Also of note: When it came to enrollment in advanced math and science classes, black students at Speedway High were represented at a rate much lower than their percentage of population.
Troublesome pattern or just a stat?
When questioned about his district's disparity stats, Speedway Schools Superintendent Kenneth Hull said he was not aware of a problem.
"We collect that data annually," Hull told NUVO during a Friday phone call. "I'm not aware of an issue in that area, given our numbers and our size."
In respond to NUVO's questions, Hall reviewed the DOE data and agreed to a future interview on the matter.
When it comes to discipline, he said, each individual situation is decided not on race, "it's on the facts." And, though his hands were tied by privacy concerns and the district's desire not "to try the case in the press," Hull said he felt confident that all matters regarding the case will come out in "the process."
Randy is a senior at Speedway High School, currently on a 10-day, out-of-school suspension and facing expulsion.
A student cannot appeal a suspension, even though it can hobble a student's academic performance as it can mean being out of the class room for two weeks and receiving only 50 percent credit for any work that is completed.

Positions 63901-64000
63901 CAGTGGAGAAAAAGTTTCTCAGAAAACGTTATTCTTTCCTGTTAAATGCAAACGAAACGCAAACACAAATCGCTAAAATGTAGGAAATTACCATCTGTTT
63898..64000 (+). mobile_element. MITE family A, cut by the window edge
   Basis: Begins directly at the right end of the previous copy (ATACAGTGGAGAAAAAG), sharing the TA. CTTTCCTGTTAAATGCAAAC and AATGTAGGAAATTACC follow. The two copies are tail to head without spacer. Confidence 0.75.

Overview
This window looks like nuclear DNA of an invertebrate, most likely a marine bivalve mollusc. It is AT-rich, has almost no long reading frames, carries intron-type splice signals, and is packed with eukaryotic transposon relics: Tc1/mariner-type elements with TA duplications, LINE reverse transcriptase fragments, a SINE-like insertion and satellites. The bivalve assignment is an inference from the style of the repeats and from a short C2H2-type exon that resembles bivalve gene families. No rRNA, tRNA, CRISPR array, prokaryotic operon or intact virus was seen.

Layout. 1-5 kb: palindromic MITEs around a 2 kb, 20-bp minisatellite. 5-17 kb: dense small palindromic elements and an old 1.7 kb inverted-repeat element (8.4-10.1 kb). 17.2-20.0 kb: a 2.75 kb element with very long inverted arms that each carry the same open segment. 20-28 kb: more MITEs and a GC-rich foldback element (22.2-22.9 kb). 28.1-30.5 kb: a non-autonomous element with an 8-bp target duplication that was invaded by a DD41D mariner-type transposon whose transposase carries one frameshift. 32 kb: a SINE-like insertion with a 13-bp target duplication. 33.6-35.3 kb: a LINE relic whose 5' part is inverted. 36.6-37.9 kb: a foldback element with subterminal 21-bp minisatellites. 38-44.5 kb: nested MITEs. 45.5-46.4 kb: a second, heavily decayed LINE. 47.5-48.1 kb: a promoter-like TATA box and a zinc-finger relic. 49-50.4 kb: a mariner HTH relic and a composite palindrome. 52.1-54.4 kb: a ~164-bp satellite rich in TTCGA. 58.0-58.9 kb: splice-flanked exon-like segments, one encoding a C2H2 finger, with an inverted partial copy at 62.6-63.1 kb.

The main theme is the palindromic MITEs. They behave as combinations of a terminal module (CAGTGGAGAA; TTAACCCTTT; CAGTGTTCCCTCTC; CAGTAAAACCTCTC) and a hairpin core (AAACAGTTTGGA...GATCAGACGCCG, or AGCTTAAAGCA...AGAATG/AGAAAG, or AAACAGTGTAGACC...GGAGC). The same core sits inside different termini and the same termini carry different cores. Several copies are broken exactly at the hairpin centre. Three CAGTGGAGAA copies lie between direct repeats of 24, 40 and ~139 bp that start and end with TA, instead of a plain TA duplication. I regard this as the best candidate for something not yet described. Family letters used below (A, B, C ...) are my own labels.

If the principal thinks a violation is worthy of expulsion, the student is provided with an opportunity to participate in an independent expulsion hearing in which the parties involved state their respective cases. That decision is final. [The Speedway School is working to provide the percentage of recommended expulsions that are accepted and the number of families who opt to withdraw their children — an option that allows the student to re-enroll elsewhere while expulsion can leave them prohibited from re-enrolling in a district for up to a year.]
On April 18, school officials searched Moore's car and found a BB gun in the glove box, not because he had caused a scene or threatened anyone, but because of a tip the school received from the Speedway Police Department. A Speedway P.D. officer had pulled Randy over the day before for failing to give appropriate signal for a lane. According to Speedway Sergeant James Thiele, who recounted the scene for NUVO, because Randy's car was full of people, when another officer happened by (who happened to have a drug dog) came on the scene as backup, as part of "normal practice." The dog indicated that drugs may be present, but the search came up empty. They did find the BB gun — and noted that Randy only had a learner's permit, but let him go with a warning.